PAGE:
The Chamber of Financial Auditors of
Romania (Camerei Auditorilor Financiari din România –
) is celebrating its 10th anniversary this year and
reflecting on achievements that include being admitted as a full
member of the International Federation of Accountants (IFAC).

The chamber also recently signed a memorandum
of understanding (MoU) with the Institute of Chartered Accountants
of Scotland (ICAS).

The relationship between CAFR and ICAS dates
from the foundation of the Romanian organisation. ICAS, aided by
funding from the UK Department of International Development, helped
establish CAFR.

This assistance included setting up quality
control and audit inspection systems. CAFR president Ion Mihailescu
said the chamber was the first Romanian professional body to
establish a special operational department designed to monitor the
activity of its members.

ICAS also monitored the chamber’s activity and
supported its application to join IFAC.

The new MoU focuses on areas for future
co-operation, again including quality control and audit monitoring,
plus assistance from ICAS in improving various CAFR departments and

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The two organisations will also work together
on education.

Commenting on the arrangement, ICAS chief
executive Anton Colella said: “The accounting profession is
increasingly a global profession and strong European institutes are
vital to ensuring that investors, wherever they are, can have
confidence in the financial information that they use. Sharing
experience can only help to improve this.”

CAFR was established following recognition
that reform of the accounting profession was an essential part of
the wider Romanian economic and institutional reform that was
needed to build a functional and competitive market economy,
Mihailescu told The Accountant.

At the time, Romania’s financial institutions
were pushing for the development of modern legislation that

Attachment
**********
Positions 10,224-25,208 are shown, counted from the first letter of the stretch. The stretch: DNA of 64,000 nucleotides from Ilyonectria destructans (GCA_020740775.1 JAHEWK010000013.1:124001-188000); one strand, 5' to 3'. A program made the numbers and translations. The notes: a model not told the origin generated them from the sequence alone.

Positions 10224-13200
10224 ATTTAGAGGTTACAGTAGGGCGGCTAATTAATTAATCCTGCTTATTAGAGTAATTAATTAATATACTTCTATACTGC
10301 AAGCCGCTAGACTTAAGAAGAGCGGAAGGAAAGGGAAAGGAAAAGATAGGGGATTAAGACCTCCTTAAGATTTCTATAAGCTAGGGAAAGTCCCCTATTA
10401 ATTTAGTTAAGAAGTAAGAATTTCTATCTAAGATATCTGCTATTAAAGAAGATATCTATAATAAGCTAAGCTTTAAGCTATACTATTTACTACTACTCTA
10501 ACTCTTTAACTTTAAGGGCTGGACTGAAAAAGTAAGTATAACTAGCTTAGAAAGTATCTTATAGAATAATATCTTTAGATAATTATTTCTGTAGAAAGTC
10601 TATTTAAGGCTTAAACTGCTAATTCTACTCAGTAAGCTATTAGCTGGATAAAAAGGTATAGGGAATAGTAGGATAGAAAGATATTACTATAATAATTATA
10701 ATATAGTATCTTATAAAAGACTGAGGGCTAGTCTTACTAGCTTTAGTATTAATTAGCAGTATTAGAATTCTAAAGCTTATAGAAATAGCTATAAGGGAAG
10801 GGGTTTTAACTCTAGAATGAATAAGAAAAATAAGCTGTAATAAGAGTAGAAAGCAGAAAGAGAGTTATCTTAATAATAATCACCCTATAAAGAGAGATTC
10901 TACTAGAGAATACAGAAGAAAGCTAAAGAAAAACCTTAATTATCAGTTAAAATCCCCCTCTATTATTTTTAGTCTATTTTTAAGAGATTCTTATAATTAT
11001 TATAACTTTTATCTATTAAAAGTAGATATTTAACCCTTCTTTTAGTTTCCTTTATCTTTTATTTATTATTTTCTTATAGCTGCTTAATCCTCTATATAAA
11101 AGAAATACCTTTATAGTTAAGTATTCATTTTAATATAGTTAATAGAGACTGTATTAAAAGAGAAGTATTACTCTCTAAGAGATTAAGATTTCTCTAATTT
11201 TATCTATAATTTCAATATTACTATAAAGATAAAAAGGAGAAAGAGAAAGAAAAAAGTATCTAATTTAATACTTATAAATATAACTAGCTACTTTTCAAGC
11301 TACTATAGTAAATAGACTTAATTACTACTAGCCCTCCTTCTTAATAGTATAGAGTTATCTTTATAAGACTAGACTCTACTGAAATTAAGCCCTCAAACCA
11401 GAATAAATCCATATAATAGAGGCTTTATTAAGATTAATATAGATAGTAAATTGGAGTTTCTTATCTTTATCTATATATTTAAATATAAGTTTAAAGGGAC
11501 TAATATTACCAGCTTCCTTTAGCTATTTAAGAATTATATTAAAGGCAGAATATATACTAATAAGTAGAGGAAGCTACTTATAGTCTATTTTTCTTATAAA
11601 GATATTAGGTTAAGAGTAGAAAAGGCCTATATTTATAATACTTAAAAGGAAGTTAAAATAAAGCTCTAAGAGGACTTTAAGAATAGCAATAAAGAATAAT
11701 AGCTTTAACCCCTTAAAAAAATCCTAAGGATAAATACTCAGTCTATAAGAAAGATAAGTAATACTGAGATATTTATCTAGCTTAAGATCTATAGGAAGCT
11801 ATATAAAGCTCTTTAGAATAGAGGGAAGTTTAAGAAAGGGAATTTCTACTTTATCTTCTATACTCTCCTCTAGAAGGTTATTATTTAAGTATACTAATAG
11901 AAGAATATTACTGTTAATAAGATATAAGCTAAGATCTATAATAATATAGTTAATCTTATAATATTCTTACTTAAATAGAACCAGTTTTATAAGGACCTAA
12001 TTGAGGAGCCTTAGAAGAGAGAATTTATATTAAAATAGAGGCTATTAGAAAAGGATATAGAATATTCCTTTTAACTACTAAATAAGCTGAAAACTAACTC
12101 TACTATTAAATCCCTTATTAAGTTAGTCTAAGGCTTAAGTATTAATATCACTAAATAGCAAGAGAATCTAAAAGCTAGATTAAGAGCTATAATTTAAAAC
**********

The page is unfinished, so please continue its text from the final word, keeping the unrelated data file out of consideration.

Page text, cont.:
complied with European standards on audit.

They also wanted a reliable professional
institution that would be capable of ensuring the effective
administration of the audit profession.

As a result, the Romanian Government passed
legislation in 1999 that brought the chamber into being.

CAFR’s responsibilities include organising
qualifying exams for auditors, co-ordinating audit activity,
overseeing continuous professional development programmes,
monitoring audit activity and updating auditing procedures in line
with the changes in the regulations at a European and international

The chamber has 3,100 individual members, more
than 900 audit firms and more than 2,000 trainees.

There is a second professional accountancy
body in Romania, the Body of Expert and Licensed Accountants of
Romania, plus two other professional bodies in related fields – the
Chamber of Tax Advisors or the National Association of Romanian

The challenges facing the Romanian profession
are much the same as those facing the rest of the world, according
to Mihailescu.

For example, the global economic crisis has
spread to Romania and this has brought to the fore the importance
of audit engagements that provide quality and reliable information,
Mihailescu said.

Other high priorities for the chamber include
the continual improvement of auditors’ professional competence
through sustained effort in education and continuous professional

Also, the proper observance of ethical
principles and international standards issued by IFAC and the
assurance of the quality control within audit firms through
monitoring by the CAFR and Romania’s Public Oversight Board.